The scandal continues to enliven a dull July. The politicians are embarrassed because they have associated most closely with newspapers and their journalists, some of whom have hacked into people’s telephones, including those of politicians. The papers are embarrassed because hacking is a criminal offence which they conveniently ignored in their efforts to expose wrong doing and bring us our daily or weekly does of salacious gossip, in order to sell more newspapers. The policemen are embarrassed because they have been supposed to investigate crime and for many years failed to investigate this type of crime properly, because some of the police were very close to the newspapers, not only in unhealthy close contact but also apparently in some cases in receipt of largesse from the newspapers.
The largesse may have simply been old fashioned cash stuffed into envelops, or it may have been the more traditionally British form of corruption when one favour is repaid by someone else – usually the public purse – with a nice job or another favour. The consequences so far are enormous. The largest selling paper in the United Kingdom has closed down. Former editors have had their collars felt by the police. Charges are likely to follow. The most important policeman in the United Kingdom has resigned, and the politicians are displaying their usual bluster when they learn that what they always knew has been discovered.
The heart of this scandal is not journalism or police corruption or even the fear that the politicians displayed towards the tabloid press in the United Kingdom. The heart of this scandal is the pursuit of money. Money was pursued by the press and they resorted to underhand and illegal means to make money.
I have nothing but admiration for a person who knowingly breaks the law and is willing to suffer the consequences in order to expose vice, corruption or folly. I have nothing but contempt for journalists who break the law for financial gain and then try to cover up their wrong doing by their actions or by the fear that their newspapers generate in the minds of the politicians and police.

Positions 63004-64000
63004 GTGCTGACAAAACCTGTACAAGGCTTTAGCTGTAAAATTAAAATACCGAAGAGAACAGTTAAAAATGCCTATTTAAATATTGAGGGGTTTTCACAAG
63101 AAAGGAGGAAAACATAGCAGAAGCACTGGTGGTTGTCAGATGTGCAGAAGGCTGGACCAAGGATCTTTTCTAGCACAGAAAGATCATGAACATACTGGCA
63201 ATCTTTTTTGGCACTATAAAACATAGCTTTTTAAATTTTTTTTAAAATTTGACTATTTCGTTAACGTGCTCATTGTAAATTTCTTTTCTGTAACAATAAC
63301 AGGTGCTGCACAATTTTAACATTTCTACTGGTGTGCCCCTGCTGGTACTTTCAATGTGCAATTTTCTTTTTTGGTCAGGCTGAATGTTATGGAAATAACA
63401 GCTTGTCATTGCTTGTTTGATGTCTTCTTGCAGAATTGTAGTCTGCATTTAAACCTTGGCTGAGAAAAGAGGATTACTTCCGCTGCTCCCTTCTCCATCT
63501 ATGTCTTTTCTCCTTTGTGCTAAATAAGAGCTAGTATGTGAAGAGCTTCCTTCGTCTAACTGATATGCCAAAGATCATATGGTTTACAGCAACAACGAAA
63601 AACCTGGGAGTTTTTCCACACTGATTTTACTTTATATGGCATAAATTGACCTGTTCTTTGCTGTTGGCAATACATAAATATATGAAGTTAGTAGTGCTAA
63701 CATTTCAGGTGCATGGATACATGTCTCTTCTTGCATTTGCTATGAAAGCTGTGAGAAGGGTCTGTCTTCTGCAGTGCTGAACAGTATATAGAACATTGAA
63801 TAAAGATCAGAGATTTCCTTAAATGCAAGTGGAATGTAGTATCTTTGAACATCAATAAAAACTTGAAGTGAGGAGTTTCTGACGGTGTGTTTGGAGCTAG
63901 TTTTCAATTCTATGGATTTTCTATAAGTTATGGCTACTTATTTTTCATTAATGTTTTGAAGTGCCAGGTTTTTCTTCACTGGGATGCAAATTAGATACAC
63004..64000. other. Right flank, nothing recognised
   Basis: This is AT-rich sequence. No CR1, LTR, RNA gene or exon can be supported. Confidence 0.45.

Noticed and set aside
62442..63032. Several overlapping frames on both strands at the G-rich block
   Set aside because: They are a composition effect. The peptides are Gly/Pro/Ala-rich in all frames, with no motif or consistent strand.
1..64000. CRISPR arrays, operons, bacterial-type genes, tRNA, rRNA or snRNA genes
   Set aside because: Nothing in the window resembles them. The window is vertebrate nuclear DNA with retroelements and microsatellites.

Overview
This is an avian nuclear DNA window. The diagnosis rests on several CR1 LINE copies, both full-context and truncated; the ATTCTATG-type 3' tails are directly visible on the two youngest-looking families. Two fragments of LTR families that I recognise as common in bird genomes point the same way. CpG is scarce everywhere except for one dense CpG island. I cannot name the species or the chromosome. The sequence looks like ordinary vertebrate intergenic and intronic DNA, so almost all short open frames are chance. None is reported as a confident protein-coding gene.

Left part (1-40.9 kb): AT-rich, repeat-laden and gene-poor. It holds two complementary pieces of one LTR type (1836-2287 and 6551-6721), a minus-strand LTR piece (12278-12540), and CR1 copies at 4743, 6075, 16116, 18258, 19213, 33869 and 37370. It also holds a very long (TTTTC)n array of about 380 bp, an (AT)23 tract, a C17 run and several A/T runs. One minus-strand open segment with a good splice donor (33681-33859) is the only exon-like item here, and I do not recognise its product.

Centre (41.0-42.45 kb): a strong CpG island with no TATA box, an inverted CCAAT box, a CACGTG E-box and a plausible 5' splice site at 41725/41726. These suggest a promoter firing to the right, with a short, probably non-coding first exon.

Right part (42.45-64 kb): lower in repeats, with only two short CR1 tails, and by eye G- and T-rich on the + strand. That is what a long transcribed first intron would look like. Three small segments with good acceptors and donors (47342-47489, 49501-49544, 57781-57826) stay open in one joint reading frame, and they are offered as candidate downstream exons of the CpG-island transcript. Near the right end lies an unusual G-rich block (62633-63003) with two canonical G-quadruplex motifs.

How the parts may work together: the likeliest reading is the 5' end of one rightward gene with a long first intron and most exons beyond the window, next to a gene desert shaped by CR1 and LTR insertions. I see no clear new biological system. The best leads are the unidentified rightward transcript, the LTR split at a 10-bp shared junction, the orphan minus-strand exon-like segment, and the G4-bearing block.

It is important that we do not lose sight of the motive for the law breaking in all this scandal.
In 1984 Mr Clive Ponting sent two documents about the sinking of the General Belgrano in the Falklands War to Tam Dayell MP. This act was contrary to a law, the Official Secrets Act and Mr Ponting was tried with a criminal offence. Mr Ponting admitted his actions but argued that the disclosure he made was in the public interest. That was his motive. Legally that was no defence. Nevertheless Mr Ponting was acquitted by a jury. Without regard to the law to the Judge’s direction the jury decided that Mr Ponting was not guilty of any crime.
In that case Mr Ponting was prepared to suffer the consequences of his actions and his actions were not motivated by a desire to acquire money. The good sense of juries often prevails in cases of this kind. For journalists to argue that their freedom to report the news cannot be inhibited by laws is specious. The laws have always inhibited some reporting of the news. If journalists are brave, they report wrong doing. If editors are brave they publish wrong doing.
If politicians are brave they do not lick the boots of the great newspaper proprietors, or consult with them. They do what is right for the country and face whatever criticism the press may throw at them. The press are very happy to kick a politician whenever they can in order to sell more papers. Licking boots provides no immunity from criticism. It is easy to kick the lickspittle in the mouth because the mouth is so conveniently placed.